Text: Sabrang India
“We will not beg, we will claim our lands back. It is clear to us that the Government is not supporting us. Our movement will win our rights back, I am sure!” says Sukalo Gond while tying her cattle as dusk approaches. Sukalo, in her fifties now, is an Adivasi leader from Sonebhadra district of Uttar Pradesh. Marching almost rhythmically in a forest rights rally in 2006, her first such experience, Sukalo realised that the possibilities were many and things were bound to change for many like her in the days to come. Little did she know at the time that soon after, she will become one of the leading women activists of the forest struggle of Adivasis in Sonebhadra empowering other women through her own lived experience and life-struggles.
Sukalo is the living witness to a time when there was no awareness among the forest dwellers about their rights and claims on forest land. Atrocities and violence against them was rampant. The police would often barge into their houses and destroy their hutments or physically abuse them with impunity.
Her initiation in the movement to demand the implementation of forest rights in 2006 and the involvement thereafter in various struggles strengthened Sukalo’s belief that rights had to be fought for and that the Adivasis will not beg! Sukalo is not only a leader, a treasurer with the All India Union for Forest Working People (AIUFWP), but also takes cares of her family, her cattle.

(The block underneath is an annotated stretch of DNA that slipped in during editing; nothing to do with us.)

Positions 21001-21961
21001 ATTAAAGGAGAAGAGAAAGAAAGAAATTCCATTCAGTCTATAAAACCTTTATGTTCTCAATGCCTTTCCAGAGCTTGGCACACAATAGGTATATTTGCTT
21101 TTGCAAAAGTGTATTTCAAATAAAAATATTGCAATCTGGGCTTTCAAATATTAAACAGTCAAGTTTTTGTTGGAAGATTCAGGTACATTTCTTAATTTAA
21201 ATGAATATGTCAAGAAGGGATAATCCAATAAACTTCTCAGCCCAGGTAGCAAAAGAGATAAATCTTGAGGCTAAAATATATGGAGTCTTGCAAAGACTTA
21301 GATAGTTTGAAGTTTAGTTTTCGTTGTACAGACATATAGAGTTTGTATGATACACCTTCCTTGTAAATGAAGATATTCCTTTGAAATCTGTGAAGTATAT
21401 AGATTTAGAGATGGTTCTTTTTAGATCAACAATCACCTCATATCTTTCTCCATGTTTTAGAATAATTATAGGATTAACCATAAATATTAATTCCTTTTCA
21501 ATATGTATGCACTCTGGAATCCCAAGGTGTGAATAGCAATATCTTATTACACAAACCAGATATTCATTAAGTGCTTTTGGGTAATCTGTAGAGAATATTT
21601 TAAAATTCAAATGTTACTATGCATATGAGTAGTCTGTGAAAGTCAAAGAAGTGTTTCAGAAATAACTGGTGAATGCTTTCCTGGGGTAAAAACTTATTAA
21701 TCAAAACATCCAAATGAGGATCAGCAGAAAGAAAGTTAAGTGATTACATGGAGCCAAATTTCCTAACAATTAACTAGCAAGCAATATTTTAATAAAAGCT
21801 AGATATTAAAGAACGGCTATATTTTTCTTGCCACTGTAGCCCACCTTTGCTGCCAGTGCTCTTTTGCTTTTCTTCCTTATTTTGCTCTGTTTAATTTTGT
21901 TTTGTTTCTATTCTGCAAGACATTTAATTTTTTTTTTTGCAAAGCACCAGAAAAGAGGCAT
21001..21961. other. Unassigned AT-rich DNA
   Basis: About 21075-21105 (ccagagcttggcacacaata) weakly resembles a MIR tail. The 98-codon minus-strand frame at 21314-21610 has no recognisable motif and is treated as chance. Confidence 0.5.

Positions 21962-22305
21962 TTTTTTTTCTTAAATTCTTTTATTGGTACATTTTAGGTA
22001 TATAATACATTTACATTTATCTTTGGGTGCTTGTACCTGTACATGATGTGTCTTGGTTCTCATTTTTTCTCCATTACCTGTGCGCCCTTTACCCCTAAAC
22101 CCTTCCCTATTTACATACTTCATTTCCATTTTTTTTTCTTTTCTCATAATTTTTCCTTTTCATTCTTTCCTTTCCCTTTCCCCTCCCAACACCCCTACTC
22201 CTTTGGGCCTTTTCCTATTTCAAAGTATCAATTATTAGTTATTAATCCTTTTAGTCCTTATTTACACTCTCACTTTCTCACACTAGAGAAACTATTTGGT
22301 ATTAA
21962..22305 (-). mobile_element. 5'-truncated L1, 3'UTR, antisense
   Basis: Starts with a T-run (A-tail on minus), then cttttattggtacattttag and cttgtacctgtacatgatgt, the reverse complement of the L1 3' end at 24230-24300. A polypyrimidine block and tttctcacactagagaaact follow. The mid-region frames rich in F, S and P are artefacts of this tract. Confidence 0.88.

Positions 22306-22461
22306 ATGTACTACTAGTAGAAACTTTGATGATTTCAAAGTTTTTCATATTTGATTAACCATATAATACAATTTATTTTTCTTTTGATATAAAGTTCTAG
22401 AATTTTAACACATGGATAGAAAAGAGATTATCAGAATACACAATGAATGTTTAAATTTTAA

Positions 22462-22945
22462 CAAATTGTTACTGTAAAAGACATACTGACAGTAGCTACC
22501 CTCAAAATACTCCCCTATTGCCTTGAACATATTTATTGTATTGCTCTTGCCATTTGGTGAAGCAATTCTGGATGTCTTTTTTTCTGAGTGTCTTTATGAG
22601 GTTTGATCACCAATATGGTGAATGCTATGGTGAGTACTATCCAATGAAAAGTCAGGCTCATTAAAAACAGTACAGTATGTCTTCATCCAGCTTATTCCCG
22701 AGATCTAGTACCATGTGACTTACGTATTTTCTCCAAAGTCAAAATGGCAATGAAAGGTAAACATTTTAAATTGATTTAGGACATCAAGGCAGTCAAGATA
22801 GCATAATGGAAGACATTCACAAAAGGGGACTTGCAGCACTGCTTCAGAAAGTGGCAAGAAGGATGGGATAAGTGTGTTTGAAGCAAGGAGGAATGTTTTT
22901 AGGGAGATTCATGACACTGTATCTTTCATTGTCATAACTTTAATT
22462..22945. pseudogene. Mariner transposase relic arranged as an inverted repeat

Text: Sabrang India
“A total lack of access to and control over any resource. Adivasis are denied access to any land – be it for cultivation, or forestland from which they collect most of the things they need for their survival. The lands we used to cultivate have been taken away from us. The forestlands we used to live on have been usurped by the Forest Department and the moneyed mafia lords. Nowadays, those who own the lands do not give us jobs. There are no jobs in the fields and in the plantations. As a result, Adivasis are pushed into poverty and starvation deaths. We had launched the ‘Refugee Camp struggle’ in Thiruvananthapuram in August 2001 after more than 20 Adivasis died of starvation. This is the situation everywhere – in Wayanad, Palakkad, Attappady, Idukki. Kasaragod, you name it. Starvation deaths have ceased to make news in the state. There are thousands of Adivasis in the grip of several diseases. The Government says Adivasis are dying because they drink arrack and unclean water. But the real cause is poverty, lack of food. How can we eat food if we don’t have an inch of land to cultivate?” says CK Janu in an interview with Down To Earth magazine.